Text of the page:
A Finance blog by Paul Bennion.

Australia’s love affair with renovating is expected to continue over the next 12 months with property prices on the rise and equity levels in property beginning to improve.

The latest figures from the Australian Bureau of Statistics (ABS) reveal that in 2012 building approvals for home renovations totalled $6.35 billion or around $500 million every month. With property prices now beginning to show improvement, spending on home renovations is expected to jump significantly during 2013.

According to Paul Bennion, Managing Director of DEPPRO, once the value of homes begins to rise, it becomes more financially attractive for homeowners to renovate.

“One of the dangers of home renovations is that you can overcapitalise your home. This is especially the case when property values are stagnant or falling. However, recent data indicates that property prices are now recovering due to low interest rates,” Bennion said.

“We are now finding that astute investors are taking advantage of very competitive house prices and low interest rates to purchase homes where they can significantly boost rental returns through renovations.”

According to Bennion, common refurbishments include renovations to kitchens and bathrooms, which account for around 60% of the budget, with the remaining 40% being spent on lounge, family and bedrooms.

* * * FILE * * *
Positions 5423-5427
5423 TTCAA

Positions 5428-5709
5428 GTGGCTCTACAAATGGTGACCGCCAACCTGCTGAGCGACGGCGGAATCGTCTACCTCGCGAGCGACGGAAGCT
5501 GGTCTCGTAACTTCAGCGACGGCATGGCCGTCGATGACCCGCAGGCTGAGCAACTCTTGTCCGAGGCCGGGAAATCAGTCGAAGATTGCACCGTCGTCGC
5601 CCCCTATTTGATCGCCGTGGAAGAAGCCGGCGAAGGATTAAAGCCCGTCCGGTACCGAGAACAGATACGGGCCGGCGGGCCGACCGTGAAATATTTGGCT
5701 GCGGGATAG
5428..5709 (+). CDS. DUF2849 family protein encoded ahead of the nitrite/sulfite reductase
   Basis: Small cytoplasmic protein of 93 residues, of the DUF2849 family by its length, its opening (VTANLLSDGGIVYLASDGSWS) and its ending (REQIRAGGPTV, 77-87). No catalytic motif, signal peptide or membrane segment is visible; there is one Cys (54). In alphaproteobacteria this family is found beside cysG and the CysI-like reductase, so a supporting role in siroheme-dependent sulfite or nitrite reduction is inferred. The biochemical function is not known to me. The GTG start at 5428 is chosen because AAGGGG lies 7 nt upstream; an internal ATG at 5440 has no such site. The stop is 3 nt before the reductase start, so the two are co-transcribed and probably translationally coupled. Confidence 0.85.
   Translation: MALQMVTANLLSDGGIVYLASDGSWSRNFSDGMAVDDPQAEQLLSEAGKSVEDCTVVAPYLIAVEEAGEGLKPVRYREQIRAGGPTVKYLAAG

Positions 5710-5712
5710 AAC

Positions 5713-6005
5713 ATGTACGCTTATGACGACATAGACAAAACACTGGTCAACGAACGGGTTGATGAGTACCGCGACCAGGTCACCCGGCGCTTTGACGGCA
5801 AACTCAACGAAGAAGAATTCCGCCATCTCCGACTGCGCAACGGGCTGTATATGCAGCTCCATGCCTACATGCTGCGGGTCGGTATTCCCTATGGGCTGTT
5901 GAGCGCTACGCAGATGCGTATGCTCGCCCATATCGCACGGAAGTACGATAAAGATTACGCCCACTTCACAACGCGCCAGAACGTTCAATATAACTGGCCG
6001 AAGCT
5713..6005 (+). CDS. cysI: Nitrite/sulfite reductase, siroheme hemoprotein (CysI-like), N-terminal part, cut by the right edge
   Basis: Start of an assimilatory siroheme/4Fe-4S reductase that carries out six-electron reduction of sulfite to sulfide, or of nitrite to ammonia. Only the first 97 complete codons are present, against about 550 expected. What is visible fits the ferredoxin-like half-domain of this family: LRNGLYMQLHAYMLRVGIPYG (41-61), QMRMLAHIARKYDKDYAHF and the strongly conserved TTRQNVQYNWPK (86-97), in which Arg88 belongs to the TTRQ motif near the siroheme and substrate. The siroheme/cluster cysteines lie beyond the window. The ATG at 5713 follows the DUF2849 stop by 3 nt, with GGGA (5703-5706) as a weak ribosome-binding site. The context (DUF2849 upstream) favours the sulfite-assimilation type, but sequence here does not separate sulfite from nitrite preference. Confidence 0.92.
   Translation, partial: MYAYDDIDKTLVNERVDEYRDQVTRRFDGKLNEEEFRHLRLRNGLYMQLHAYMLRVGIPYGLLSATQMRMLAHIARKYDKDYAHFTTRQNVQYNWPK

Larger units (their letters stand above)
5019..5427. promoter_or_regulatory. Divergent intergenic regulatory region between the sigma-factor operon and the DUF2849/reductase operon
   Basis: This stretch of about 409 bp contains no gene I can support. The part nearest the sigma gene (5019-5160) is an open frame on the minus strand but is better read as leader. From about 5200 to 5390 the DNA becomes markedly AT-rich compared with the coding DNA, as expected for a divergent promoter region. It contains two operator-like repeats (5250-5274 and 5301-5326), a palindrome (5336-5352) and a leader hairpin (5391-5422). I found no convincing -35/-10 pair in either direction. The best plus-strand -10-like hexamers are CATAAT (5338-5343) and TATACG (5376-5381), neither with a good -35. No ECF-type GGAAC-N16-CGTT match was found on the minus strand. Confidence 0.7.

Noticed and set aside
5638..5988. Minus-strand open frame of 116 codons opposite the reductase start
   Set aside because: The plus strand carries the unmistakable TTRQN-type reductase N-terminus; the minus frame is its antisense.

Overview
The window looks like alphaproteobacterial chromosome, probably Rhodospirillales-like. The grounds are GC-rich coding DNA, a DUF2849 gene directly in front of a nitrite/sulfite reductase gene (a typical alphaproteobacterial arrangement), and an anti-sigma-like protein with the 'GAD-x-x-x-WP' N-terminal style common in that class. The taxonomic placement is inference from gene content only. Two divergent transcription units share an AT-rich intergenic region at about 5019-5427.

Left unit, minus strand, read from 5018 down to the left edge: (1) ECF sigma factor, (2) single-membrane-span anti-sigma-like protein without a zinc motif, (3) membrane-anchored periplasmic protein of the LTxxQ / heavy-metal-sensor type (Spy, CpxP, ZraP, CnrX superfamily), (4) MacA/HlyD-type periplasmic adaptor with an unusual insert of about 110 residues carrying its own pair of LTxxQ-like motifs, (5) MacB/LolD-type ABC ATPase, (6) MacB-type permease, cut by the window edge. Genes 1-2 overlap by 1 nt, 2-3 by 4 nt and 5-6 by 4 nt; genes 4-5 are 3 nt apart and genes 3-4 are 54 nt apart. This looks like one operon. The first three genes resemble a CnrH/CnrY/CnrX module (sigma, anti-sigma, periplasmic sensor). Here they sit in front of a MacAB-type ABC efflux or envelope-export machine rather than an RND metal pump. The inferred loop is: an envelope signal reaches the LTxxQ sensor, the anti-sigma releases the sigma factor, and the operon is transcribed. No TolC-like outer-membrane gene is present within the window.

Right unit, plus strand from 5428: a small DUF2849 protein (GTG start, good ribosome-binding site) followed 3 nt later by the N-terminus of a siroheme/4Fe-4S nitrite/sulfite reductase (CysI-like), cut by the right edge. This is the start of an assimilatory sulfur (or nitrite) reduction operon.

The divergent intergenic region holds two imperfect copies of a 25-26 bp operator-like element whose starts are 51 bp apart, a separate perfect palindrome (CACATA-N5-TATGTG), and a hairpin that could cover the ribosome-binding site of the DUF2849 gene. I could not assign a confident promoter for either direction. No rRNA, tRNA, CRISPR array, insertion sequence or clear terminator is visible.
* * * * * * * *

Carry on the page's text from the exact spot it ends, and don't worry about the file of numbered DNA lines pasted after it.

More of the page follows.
Bennion warned however, that many investors do not understand that they can qualify for significant tax benefits when undertaking a home renovation on their investment property.

“Many investors throw out items without understanding that they may claim tax benefits on these materials at 100% of the written down value in the year of disposal.

“The cost of a home renovation typically ranges from $20,000 to $60,000 for a basic renovation and an investor can qualify for both plant and capital works allowance as a tax deduction as well as claim the residual write off of the disposed item.

“But to quality for these tax benefits, investors must undertake a depreciation schedule for their property as soon as possible after the date of purchase,” Bennion said.